mobile battery charging

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  #1  
Old 06-13-04, 05:48 AM
Tory
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mobile battery charging

I want to hook up my cordless battery chargers to a 12v power inverter in my
truck. I've been told it won't work because the wave sins are square off
the inverter and curved from household voltage. What do you recomend as
far as having a mobile charging station?

Thanks,
Tory
 
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  #2  
Old 06-13-04, 07:17 AM
GregH's Avatar
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Welcome and good question!

Your friend is right in that an inexpensive 12v to 120 v inverter puts out a modified sine wave.
Not all devices can be operated on this type of power but unfortunately I couldn't find a definitive list of exactly wht may or may not be powered with one of these.

Here is an excerpt on this from the invertersRus website :

"What is the difference between a modified sine and pure sine
wave inverter?
Modified sine wave power inverters are more portable than pure sine wave
power inverters, lighter, and lower in cost. If your device will handle
voltage fluctuations, a modified sine wave inverter should be considered.
Most devices that people typically wish to power will work fine with a
modified sine wave inverter, as a precaution, please contact the
manufacturer of your device to determine if it is compatible.

Pure sine wave power inverters motor's run cooler, last longer and provide
very clean power like you would receive from a power company. Devices
such as laser printers, digital clocks, and most medical equipment require a
pure sine wave inverter to run correctly. As noted above, as a precaution,
please contact the manufacturer of your device to determine if pure sine
wave power is required."
(From invertersrus.com)

I also checked the instructions that come with my 450 watt marine inverter and it says; "Certain battery chargers for battery packs with power tools can not be used. These chargers have warning labels stating that dangerous voltages are present at the charger's battery terminals."
So, I'm not sure if the modified sine is a problem or they are passing judgement on the dangerous voltages at the battery terminals.

I honestly havn't used my inverter much so am interested in your question.
If you post the make and model of the drill and charger I may be able to get some info on it.
Also, I have a soon to be replaced, DeWalt 9v drill that I could hook up to the inverter to see if it will even work.
 
  #3  
Old 06-15-04, 05:16 AM
Tory
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mobile charging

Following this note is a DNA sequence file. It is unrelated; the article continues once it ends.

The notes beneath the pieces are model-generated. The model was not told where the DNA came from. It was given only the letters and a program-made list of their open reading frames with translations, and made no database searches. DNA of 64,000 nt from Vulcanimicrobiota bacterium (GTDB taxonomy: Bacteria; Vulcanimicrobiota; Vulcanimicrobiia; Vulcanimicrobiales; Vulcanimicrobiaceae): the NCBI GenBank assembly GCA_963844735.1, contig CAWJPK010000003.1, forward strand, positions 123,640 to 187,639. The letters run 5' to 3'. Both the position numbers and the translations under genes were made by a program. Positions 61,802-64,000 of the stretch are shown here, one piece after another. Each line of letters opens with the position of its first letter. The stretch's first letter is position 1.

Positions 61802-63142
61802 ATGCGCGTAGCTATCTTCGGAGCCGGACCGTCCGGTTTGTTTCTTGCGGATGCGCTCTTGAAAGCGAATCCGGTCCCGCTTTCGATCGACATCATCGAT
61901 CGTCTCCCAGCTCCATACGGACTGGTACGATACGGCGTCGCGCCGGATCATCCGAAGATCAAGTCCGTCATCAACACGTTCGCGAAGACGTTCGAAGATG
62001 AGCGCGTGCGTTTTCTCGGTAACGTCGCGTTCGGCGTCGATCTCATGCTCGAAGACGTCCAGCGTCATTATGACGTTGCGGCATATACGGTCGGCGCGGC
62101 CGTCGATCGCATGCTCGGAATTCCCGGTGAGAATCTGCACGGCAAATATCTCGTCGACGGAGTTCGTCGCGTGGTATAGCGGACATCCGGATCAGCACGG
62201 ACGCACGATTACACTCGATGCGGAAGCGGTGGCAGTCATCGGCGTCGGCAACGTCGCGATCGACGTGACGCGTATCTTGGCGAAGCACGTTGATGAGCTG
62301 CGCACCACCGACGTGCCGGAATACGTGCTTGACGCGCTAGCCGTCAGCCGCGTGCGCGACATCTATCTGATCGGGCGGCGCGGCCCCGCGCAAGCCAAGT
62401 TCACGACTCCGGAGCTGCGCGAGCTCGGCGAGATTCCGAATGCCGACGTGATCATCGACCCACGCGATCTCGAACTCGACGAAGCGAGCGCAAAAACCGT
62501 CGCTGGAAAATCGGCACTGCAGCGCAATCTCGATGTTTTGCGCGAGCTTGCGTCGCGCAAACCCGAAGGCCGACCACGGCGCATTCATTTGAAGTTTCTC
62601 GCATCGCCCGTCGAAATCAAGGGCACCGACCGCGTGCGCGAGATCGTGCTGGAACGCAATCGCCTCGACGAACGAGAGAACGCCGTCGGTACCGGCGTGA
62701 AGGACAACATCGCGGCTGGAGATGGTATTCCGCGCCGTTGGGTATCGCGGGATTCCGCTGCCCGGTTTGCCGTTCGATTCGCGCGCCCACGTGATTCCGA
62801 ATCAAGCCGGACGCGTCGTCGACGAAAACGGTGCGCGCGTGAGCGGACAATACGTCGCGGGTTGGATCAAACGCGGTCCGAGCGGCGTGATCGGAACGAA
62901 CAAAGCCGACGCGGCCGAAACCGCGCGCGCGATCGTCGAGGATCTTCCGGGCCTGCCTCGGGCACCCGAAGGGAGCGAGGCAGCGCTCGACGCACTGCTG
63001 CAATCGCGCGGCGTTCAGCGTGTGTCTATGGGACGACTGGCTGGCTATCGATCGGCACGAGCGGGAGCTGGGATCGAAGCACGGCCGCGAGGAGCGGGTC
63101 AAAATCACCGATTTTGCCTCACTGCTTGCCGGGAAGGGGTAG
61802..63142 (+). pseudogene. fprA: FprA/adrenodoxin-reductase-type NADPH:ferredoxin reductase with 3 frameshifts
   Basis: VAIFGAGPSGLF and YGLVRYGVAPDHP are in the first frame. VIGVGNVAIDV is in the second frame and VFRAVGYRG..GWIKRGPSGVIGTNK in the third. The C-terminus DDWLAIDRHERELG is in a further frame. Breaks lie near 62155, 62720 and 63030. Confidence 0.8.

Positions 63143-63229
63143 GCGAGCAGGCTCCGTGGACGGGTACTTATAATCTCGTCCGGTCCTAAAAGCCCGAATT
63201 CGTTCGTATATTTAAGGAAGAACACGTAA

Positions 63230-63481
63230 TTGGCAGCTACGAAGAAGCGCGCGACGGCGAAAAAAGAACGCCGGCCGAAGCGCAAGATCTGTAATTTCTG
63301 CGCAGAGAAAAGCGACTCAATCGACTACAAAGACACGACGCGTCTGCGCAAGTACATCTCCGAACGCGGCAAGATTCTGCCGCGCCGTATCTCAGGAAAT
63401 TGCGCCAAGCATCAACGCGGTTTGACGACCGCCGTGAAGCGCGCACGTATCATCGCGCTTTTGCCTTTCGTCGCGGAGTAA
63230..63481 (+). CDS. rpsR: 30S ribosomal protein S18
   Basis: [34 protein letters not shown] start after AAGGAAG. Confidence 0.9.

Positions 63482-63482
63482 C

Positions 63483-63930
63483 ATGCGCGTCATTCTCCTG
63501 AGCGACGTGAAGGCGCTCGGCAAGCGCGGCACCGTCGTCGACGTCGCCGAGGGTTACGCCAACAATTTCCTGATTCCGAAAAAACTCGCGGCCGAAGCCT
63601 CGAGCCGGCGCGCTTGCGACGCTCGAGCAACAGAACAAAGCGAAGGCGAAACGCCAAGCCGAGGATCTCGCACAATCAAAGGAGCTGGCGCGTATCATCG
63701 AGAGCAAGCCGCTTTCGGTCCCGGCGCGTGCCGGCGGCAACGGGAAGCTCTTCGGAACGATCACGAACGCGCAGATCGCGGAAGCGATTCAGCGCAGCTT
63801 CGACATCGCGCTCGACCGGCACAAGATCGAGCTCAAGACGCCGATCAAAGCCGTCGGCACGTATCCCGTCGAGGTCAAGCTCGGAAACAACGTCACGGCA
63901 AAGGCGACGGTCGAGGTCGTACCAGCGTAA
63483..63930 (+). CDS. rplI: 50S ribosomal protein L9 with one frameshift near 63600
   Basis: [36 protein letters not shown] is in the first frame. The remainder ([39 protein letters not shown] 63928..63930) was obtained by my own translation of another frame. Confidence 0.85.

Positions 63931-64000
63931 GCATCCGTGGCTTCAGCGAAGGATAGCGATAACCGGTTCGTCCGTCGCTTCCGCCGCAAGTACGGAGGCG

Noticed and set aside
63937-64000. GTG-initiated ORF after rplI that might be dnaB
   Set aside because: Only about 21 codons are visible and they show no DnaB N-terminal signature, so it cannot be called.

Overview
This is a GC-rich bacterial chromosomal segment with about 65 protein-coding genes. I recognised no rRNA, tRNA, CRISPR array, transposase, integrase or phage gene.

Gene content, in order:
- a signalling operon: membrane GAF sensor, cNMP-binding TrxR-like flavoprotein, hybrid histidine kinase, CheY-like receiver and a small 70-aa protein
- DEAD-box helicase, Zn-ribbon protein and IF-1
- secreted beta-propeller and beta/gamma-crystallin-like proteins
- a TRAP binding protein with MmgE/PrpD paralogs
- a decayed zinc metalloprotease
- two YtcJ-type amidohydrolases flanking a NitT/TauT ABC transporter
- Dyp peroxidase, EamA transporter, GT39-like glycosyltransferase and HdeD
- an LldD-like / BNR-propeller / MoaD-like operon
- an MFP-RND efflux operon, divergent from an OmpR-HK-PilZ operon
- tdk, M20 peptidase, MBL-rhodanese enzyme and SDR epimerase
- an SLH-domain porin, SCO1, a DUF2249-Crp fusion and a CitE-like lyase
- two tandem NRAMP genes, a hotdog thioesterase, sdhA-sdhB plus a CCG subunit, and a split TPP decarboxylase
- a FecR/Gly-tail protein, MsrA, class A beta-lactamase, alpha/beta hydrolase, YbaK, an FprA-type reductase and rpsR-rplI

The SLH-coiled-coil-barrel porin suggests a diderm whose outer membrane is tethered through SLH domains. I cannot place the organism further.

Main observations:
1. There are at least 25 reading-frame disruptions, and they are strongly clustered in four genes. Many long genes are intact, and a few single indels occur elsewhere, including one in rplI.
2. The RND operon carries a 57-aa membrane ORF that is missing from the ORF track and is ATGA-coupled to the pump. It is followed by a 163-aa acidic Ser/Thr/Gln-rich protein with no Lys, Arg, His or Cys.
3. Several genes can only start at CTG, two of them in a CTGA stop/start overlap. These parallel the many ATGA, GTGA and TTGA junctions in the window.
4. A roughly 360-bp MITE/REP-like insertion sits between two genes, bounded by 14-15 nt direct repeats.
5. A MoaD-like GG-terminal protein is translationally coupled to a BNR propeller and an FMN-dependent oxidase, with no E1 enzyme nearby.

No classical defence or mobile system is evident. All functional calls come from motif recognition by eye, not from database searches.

Thanks GregH for the reply,

I've tried to contact the manufactures via internet and I feel like I'm speeking japanese. The only answer I have been able to get is "We don't make a charger to plug into your truck". The makes are 18v ryobi and 14.4 craftsman. I've looked at new invertors at the store and they do say they can be used for rechargable batteries, nothing about sine waves. I just don't want to damage any of my batteries.

Thanks,
Tory
 
  #4  
Old 06-15-04, 05:46 AM
GregH's Avatar
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Tory,

If any damage were to occur it would be the charger, not the battery that would take the hit.

I personally would try it, especially considering there is nothing in the instructions recomending against it.
If either drill is under warranty it should be covered.
 
  #5  
Old 07-10-04, 05:28 PM
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Location: MI
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I have an inverter that I bought from Walmart a few years ago, not sure what brand but it was near the car batteries and I think they only had the one brand. It does work great for charging batteries though. I installed overhead garage doors for awhile and I would charge my batteries up on the way from job to job. I used Makita, Porter-Cable, Dewalt, and Ryobi drills. Never had a problem with any of them. Another great use for the inverter is cooking! I have a 1 quart crock pot and in the morning before leaving for work I would put my ingredients for that days lunch in it, and when ready I'd have a nice hot fresh lunch. I used it for making stews, soups, etc. It works just awesome for baking fish in it. So much better than a cold peanut butter & jelly!
 
  #6  
Old 07-10-04, 07:59 PM
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gohammergo,

The crockpot idea on an inverter is very clever.
The road cooking method I used in the "old days" was to put food wrapped in foil on the intake manifold of the van.
With your way you miss out on that wonderfull smoked flavor of the engine bay cook-out.
 
  #7  
Old 07-10-04, 09:27 PM
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I used to do my job site cooking on whatever heater we had on the job. The good old propane "torpedo" heater. At times I used a single burner coleman stove (which is still my favorite). I have even used those halogen worklights that are always running on job sites. My outlook has always been, that if a person had to be at work he may as well make it as pleasant as possible. And what better way than a fresh "home" cooked meal? But the crockpot is the easiest. Put the stuff in, plug it in, and it's ready to go by lunchtime. Like the great inventor says, "set it, and forget it".
 
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